My world does not revolve around sports, or even baseball, though it is a larger part of my world in the last few years than it ever has been. I’ve mainly been a musician and music historian of sorts for most of my life, and that’s still my biggest area of interest. Along with classic cartoons, certain types of movies and TV and comedy, junk food of course, Linux and free/open source software, classic science fiction novels, even weirder things like rollercoasters and amusement parks and the related history. I’m a man of many interests, but yeah, during the baseball season, in recent years, I’m pretty engaged with it. Hell, I’m at the yard for every home game for chrissakes, most of you know why. So I do know more about O’s baseball than the casual fan, but no more than anyone with an internet connection and the ability to read and learn can know.
My hope is that I don’t come across as one of these sports addict guys. Even if I’m able to couch what I say in humor or pseudo-humility, I would genuinely hate to be seen by anyone as being even in the neighborhood of the level of self-righteous pomposity and lack of ability to see other points of view as these guys I detest. I’ll agree to disagree with reasonable people making points that I ummm… disagree with, but these extra high test fools with their lack of respect for others and lack of any semblance of even pseudo-humility make my skin crawl. I just leave when they show up. No talking to anyone, especially not to them. It’s how I deal with ‘em. I guess my hope is that others will too and they’ll eventually get tired of talking to nobody and go away for good. But I know that won’t happen. These guys know enough to have currency with which to work wherever they appear, and not everyone sees ‘em for what they are. They ain’t goin’ anywhere, and even if they do, another one will sprout in their place. It seems to be the nature of forums of any sort, in any area of interest. Human nature, or the lower end of that scale anyway.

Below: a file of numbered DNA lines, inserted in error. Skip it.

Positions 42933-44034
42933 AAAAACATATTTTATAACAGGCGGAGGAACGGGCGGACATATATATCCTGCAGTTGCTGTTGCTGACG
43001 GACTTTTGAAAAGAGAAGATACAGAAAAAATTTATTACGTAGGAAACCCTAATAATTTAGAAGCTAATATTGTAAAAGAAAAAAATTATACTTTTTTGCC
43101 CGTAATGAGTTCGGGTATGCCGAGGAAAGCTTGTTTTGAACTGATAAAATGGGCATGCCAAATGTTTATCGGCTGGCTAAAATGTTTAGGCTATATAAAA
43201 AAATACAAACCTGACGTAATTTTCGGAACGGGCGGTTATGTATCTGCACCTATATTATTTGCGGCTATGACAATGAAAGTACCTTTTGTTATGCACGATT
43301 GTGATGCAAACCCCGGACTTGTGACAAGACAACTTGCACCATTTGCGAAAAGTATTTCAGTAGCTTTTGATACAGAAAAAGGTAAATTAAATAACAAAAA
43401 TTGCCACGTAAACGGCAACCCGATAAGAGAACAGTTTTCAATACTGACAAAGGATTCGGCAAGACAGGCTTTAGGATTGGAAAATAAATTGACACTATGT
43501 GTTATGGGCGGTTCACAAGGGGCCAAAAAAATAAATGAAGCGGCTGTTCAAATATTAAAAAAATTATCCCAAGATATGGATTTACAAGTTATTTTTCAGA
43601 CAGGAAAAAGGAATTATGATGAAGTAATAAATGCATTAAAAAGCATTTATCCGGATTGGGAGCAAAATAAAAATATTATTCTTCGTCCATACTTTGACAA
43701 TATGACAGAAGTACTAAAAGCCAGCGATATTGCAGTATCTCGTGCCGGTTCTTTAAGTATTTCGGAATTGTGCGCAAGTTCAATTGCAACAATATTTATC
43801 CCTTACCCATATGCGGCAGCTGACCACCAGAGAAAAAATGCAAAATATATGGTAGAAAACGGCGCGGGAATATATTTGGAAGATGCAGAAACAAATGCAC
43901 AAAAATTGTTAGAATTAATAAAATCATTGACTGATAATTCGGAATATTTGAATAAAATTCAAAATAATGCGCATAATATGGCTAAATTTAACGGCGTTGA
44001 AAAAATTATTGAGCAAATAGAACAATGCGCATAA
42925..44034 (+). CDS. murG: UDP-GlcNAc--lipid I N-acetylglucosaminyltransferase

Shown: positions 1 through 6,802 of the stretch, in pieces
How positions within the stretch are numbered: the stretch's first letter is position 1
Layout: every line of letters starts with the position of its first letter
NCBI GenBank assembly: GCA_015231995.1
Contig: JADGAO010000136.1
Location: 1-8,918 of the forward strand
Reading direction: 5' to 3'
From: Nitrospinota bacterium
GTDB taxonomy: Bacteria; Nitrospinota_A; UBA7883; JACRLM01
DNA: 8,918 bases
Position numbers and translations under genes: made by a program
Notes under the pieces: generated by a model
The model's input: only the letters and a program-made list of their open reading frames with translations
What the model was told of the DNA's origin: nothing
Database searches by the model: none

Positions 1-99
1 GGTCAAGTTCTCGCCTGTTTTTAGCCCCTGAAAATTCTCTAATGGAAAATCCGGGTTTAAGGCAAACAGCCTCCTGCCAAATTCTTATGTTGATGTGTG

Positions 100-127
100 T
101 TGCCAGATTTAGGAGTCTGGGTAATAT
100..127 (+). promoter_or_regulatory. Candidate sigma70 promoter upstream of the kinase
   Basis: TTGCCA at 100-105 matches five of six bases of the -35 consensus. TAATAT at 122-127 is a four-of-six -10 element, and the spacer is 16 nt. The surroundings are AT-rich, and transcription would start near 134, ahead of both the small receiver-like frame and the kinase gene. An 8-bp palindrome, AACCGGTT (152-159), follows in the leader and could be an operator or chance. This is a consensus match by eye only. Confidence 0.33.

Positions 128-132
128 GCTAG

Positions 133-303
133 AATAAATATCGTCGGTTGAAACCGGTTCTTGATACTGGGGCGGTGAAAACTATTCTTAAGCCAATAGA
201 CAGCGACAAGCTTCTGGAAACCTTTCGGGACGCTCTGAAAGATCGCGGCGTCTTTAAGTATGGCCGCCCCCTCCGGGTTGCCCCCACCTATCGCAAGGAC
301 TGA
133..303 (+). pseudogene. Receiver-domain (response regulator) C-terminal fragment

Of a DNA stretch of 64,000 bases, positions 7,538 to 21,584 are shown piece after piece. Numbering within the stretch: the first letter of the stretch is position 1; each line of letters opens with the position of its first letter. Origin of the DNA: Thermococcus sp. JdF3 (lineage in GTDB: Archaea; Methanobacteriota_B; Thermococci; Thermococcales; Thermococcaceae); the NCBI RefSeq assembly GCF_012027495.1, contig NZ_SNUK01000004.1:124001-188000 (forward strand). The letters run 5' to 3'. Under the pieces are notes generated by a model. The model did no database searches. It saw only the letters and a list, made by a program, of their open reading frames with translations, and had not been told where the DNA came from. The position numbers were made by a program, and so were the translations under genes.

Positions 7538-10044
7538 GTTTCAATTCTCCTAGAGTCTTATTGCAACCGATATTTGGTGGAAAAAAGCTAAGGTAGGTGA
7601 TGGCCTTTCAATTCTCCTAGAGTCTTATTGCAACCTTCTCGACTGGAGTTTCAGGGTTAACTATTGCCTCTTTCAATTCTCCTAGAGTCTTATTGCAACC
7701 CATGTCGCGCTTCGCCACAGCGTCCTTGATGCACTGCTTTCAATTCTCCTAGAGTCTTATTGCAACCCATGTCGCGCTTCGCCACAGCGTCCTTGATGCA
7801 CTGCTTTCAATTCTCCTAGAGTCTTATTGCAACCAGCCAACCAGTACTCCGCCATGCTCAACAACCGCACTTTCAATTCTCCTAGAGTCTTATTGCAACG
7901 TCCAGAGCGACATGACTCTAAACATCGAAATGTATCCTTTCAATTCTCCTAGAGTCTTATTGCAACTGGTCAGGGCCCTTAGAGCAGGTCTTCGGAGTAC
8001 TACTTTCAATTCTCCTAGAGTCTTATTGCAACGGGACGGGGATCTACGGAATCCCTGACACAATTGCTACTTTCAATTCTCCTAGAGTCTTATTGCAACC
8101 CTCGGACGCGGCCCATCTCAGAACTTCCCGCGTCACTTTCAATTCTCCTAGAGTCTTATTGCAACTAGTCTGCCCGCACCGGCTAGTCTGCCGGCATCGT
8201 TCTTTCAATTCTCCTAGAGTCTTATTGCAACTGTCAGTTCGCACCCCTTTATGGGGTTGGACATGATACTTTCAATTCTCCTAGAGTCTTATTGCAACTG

And before anyone gets offended, the term “sports addict” isn’t meant here as anything but a useful variation on the “this guy” of previous diatribes. Used here, it refers to the extreme end of the scale of hyper-fanatical sports enthusiast, the ones that are sometimes jerks about it specifically. There’s nothing wrong with playing fantasy sports per se, or with being a huge fan of multiple or even oddball sports. I just sorta settled on the “sports addict” theme early on when writing this and I’m too lazy to edit now. In fact I never edit these. I just sit down with a bee in my bonnet and have at it really. That’s why they so rarely make sense! And get so long…